• I think I understand what you’re saying Paula. That it isn’t “remarkable” that she is doing all that we are discovering (after all this is what she’s been and is capable of long before our “discovery”) as much as that she/we are finally finding things that are providing a bridge so that we might know and understand all she is capable of. Is that what you are saying?

  4. It’s hard to add anything to what you already said, since you said it so well. Yes, we have underestimated Emma repeatedly. Yes, I feel horrible about it too. But after yesterday’s demonstration, something inside me shifted and I feel a lot more gratitude than grief or shame. I suppose it’s possible (maybe even likely), that I will underestimate Emma again in some way, but I don’t think I’m capable of doing it to the extent that I have in the past. Now I KNOW how wrong I’ve been and that genie isn’t going back in the bottle. Best of all, it made me see our relationship in a different way. I’m so looking forward to going with her to the Museum of Natural History with her on Sunday. I can approach it and experience our time together in a whole new way, informed by the knowledge of her awareness. Yesssssss!

    • I think when I began crying yesterday it was the feeling of how many people are being underestimated, the sheer magnitude of that was overwhelming coupled with the knowledge that as much as I try, as much as I think I am “presuming competence” I’m not completely able to fathom all that she is capable of.

      • I think what Paula was trying to say and what I think is that Em is now in the hands of teachers who are not looking for failures. She feels safe and can follow through on what she is being taught and show it. She can also show without fear now what else she knows because she will not be ridiculed. She was given opportunities so succeed without judgement and she performed at her own pace with stellar colors. My youngest son was similar in some ways. I made sure we did it in small chunks so he could feel successful in taking tests, as he became more confident he actually did much better. I still remember the day he came home one day asking if he is stupid because he couldn’t write like his friends or read without being nervous. After many questions, I came to understand that he was so nervous takings tests, everything was dancing in front of his eyes and he couldn’t catch the words, put them in order and understand (his description). A teacher told him apparently he must have been stupid if he didn’t understand the questions. That sub never worked in that school, I made sure of it. We worked at his pace, building one success over another and he became more confident. Luckily he had good teachers after that who really worked with him. We kept positive attitudes. Eventually we realized he was a genius who was having anxiety and needed to put things in better context.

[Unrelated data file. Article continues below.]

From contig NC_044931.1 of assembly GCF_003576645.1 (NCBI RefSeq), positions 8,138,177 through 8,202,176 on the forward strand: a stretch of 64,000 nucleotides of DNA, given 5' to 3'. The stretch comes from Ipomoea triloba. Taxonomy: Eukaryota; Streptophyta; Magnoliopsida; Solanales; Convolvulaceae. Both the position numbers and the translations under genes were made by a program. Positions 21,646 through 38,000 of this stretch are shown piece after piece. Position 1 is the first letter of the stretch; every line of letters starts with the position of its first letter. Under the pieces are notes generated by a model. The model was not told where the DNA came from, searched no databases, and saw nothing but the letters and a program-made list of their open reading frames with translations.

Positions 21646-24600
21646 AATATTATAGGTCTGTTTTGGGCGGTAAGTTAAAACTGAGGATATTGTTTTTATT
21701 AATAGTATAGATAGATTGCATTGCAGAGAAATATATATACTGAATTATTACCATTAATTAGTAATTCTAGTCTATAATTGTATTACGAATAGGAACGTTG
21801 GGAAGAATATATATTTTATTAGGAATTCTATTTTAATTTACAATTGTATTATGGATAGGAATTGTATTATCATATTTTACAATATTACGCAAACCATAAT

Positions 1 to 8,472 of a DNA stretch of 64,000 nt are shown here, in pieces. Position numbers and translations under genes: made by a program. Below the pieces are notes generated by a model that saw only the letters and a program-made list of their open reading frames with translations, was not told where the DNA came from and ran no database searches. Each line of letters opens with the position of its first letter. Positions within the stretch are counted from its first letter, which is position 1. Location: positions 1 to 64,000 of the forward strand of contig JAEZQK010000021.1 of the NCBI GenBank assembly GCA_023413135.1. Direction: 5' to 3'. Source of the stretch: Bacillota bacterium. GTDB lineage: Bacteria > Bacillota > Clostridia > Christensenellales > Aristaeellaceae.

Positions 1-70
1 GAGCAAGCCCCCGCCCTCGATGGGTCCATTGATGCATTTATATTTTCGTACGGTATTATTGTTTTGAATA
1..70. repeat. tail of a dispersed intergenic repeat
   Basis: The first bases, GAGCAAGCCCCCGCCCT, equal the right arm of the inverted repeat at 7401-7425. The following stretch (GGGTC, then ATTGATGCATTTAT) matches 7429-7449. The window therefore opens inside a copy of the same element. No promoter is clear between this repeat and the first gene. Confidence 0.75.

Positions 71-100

You dear Ariane opened up a great world for Emma. It’s wonderful you found your daughter’s tribe and learned from them and gave her space and the opportunities to feel safe enough to come out of her cocoon, look she is a beautiful butterfly already and is soaring. I can see Em becoming a teacher down the road and helping others. She is amazingly patient. She waited for the right teachers and her family to come to the table and now she is reaching to you. I told you last year remember, keep trying she will come to you? Well she is here and I am so happy for all of you.

  5. We, the parents of children with disabilities, tend to underestimate his/her innate abilities, because, when that label/diagnosis is attached, we do not set any expectations for them…we just do a wait and see “how they progress on their own” status. As they move along their journey, we are constantly surprised with their accomplishments, because we do not have these expectations for them as we do on our “normal” children.
    All of us own this guilt of not trusting in their intelligence until the point of them SHOWING US how intelligent they truly are and how deep their thoughts go!
    We ride the road of the ups and downs with our children, but what a blessing they are!
    Go Emma…

  6. This is what happens when we are assumed to be competent. We let it all out. The important thing is let Emma show how much she knows, the way she can at this moment. She will then find her own path toward her best communication method.
    She is brilliant and she is showing. Not all non-speaking, or the ones with difficulties in expressive language are going to be as brilliant but this shows how much we absorb in silence or without a way to be express what we mean or to be understood.

  7. I love hearing about Emma and your family. Makes me a smile. 🙂 Thank you!